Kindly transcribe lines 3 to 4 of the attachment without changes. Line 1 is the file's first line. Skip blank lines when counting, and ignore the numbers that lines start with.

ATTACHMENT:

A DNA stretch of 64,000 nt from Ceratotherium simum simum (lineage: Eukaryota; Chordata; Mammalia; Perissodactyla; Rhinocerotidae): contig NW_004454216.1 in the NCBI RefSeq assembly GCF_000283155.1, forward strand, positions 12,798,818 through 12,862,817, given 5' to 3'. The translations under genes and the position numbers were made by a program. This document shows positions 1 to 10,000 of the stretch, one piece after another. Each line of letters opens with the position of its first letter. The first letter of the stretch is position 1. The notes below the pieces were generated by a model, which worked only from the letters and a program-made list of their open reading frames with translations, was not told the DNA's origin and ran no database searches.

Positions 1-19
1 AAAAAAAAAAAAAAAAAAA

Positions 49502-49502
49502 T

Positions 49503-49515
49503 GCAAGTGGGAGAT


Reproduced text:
1 AAAAAAAAAAAAAAAAAAA

Positions 49502-49502